An integrated oilseed crushing, refining and packaging company based in Manildra will switch to bioenergy thanks to support from the Federal Government.
The project is one of Australia’s first demonstrations of a large–scale food manufacturing company seeking to reduce costs and environmental impact by using biomass for thermal energy.
MSM Milling is replacing its current Liquefied Petroleum Gas (LPG) steam boilers with a 4.88 MW biomass boiler fuelled by locally and sustainably sourced wood chips.
Federal Member for Calare, Andrew Gee said the Federal Government, through the Australian Renewable Energy Agency (ARENA), has contributed $2 million to the $5.38 million project.
“The project is an example of a large scale industrial company simultaneously reducing their energy costs and environmental impact through an innovative approach to the use of bioenergy.
“MSM Milling has done a huge amount of research into finding an energy source that is right for its business.
“There is significant potential for this project to be replicated, supporting opportunities for the industrial sector.
“MSM Milling is a terrific local business and I’m delighted that the Federal Government is helping to lower its energy costs.”
MSM Milling Director Bob Mac Smith said the ARENA funding, combined with a significant company investment in the project, not only cements MSM Milling’s future as a regionally–based global food industry leader, it also helps to secure the jobs of 70 employees and allows the company to pioneer the way for other Australian manufacturers to adopt renewable energy technology.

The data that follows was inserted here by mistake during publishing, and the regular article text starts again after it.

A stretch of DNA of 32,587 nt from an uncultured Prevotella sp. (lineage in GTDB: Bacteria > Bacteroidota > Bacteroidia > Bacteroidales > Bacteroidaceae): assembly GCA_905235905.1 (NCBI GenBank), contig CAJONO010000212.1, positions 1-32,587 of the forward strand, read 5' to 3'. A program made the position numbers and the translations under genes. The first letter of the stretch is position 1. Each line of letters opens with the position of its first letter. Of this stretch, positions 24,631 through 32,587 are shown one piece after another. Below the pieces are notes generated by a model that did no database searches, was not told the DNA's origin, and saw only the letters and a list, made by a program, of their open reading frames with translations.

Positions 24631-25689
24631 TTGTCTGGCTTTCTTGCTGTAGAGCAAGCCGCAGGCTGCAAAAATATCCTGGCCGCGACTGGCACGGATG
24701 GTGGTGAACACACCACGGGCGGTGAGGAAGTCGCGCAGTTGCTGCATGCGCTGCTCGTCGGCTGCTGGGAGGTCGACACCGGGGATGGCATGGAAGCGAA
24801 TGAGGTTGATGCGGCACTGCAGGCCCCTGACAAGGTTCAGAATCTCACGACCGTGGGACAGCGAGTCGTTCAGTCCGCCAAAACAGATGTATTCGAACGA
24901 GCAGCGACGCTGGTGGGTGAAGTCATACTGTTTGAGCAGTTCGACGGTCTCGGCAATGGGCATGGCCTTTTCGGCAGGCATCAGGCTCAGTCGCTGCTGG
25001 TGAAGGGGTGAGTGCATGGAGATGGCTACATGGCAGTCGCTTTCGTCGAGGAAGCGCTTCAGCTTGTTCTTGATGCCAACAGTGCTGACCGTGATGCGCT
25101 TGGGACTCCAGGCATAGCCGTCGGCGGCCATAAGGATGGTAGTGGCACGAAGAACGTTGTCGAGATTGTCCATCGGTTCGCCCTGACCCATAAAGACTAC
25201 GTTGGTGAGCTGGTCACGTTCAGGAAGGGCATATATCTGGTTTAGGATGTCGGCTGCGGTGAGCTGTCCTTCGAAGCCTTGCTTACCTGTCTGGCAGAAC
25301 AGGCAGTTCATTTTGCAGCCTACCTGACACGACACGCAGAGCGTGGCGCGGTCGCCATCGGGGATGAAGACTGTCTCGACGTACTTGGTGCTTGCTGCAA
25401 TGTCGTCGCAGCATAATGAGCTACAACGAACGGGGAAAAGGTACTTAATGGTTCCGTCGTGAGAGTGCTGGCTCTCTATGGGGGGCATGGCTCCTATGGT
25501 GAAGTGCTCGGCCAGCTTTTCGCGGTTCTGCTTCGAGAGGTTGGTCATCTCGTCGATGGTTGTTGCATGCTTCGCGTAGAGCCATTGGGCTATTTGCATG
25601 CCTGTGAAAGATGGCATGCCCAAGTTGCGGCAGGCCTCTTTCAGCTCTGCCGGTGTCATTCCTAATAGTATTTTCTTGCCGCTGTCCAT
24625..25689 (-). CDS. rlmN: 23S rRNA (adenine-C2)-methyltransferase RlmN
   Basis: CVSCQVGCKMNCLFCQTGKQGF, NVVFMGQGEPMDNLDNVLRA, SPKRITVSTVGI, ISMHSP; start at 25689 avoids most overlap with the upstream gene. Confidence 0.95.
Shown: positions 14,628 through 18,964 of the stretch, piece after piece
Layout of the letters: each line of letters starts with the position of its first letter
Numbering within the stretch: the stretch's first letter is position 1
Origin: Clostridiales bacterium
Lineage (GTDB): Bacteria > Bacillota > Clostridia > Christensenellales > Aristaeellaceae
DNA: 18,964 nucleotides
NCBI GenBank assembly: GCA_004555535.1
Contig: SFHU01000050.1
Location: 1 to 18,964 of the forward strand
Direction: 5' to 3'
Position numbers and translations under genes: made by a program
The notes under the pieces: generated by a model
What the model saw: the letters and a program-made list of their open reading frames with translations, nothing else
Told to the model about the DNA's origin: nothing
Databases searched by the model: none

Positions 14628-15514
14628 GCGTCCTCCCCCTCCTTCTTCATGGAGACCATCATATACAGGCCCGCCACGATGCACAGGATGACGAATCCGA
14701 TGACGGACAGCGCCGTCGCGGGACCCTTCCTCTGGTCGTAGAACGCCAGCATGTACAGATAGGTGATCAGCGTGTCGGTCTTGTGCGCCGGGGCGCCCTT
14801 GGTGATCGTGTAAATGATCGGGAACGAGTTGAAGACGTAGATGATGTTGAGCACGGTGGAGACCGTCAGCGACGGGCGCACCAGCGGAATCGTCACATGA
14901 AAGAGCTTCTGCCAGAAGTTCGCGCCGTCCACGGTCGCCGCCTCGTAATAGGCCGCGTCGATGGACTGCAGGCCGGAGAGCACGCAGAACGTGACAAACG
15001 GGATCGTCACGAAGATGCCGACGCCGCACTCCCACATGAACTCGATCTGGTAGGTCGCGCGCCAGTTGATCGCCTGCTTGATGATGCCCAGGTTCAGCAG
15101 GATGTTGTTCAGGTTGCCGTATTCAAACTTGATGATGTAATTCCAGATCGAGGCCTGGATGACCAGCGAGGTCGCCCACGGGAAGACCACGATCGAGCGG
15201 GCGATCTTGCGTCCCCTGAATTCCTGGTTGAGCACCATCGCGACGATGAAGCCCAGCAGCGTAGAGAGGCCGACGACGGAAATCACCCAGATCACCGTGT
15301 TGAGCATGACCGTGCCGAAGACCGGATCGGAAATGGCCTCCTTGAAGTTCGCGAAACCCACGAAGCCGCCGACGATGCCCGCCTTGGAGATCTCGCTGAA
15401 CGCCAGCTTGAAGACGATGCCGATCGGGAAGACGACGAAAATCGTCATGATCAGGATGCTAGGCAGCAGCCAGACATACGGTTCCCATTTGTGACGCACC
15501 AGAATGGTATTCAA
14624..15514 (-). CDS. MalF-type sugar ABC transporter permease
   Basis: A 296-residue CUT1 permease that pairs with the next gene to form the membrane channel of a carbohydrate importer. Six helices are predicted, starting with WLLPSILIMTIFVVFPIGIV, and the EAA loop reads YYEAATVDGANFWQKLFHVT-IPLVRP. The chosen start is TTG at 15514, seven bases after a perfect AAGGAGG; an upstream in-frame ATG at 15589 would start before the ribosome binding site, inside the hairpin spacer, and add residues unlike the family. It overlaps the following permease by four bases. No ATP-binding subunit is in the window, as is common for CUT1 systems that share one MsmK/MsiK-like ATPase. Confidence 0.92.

“MSM Milling has spent a number of years researching to identify the optimal thermal energy solution for the plant to further secure our future and allow us to continue to provide sought after–trusted oil and value added oilseed products to local and international markets. The project will significantly reduce greenhouses emissions, fossil fuel energy and depletion, while increasing renewable energy generation in NSW – all in line with our company’s commitment to operate the lowest carbon footprint, the highest energy and water efficiency and the least overall environment impact,” he said.
“We’ve partnered with experienced technology providers Justen, Uniquip Engineering and carbon energy expert Ndevr Environmental for this project. We hope this project will become a cornerstone example of successful deployment of biomass energy technology for the purpose of replacing fossil-fuel fire boilers and as such will document and share the process of technology adoption to encourage further uptake within the Australian manufacturing sector,” Mr Mac Smith said.
The project will help to support growth of the Australian bioenergy industry which currently makes up around 0.9 per cent of Australia’s energy mix.